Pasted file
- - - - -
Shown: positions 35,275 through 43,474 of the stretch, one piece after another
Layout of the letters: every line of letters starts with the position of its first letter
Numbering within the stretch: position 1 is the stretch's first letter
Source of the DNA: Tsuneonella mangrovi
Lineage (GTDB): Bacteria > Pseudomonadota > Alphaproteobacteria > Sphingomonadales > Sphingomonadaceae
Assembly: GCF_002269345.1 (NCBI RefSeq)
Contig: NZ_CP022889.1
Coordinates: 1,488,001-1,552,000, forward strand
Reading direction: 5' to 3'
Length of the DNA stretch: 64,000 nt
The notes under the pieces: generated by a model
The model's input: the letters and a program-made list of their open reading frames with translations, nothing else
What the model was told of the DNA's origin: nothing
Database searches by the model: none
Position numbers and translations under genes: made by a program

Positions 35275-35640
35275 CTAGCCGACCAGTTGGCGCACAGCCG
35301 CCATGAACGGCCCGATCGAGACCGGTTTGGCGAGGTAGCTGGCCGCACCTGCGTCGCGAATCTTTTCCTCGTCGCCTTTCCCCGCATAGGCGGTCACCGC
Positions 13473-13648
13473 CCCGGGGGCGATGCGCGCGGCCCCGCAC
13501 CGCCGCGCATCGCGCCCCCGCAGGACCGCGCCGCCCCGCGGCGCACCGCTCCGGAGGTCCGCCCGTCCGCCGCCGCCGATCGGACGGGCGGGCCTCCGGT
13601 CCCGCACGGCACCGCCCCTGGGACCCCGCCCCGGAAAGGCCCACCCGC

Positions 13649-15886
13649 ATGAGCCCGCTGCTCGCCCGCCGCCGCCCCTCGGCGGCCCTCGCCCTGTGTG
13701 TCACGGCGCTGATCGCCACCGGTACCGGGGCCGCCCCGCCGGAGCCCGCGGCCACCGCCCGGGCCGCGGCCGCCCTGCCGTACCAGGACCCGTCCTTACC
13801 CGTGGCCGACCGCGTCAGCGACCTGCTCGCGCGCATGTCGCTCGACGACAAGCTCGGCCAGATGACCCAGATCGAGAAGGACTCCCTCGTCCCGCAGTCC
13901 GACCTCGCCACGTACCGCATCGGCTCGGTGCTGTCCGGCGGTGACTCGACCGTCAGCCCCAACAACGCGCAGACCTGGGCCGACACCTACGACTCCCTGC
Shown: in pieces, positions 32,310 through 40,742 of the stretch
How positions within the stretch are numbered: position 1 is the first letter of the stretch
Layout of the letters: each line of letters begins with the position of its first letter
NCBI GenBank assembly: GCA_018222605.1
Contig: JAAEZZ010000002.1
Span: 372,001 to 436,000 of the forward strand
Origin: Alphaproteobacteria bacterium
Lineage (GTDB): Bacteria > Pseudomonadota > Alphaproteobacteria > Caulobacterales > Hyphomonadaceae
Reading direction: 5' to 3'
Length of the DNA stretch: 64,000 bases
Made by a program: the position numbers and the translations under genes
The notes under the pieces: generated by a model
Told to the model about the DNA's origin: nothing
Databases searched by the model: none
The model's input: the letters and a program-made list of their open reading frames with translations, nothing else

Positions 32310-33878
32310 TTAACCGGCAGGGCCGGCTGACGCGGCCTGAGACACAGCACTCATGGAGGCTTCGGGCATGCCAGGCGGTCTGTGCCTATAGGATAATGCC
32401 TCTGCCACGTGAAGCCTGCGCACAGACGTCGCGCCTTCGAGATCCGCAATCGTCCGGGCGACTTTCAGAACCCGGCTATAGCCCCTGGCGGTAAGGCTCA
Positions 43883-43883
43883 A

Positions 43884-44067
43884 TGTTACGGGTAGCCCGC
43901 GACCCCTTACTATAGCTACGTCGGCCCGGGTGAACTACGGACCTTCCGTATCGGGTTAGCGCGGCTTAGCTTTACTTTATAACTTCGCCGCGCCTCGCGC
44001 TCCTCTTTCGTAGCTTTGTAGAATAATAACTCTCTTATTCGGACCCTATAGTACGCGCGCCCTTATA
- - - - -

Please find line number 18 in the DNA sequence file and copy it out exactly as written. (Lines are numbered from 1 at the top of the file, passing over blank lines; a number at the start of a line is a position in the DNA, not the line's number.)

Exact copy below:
35301 CCATGAACGGCCCGATCGAGACCGGTTTGGCGAGGTAGCTGGCCGCACCTGCGTCGCGAATCTTTTCCTCGTCGCCTTTCCCCGCATAGGCGGTCACCGC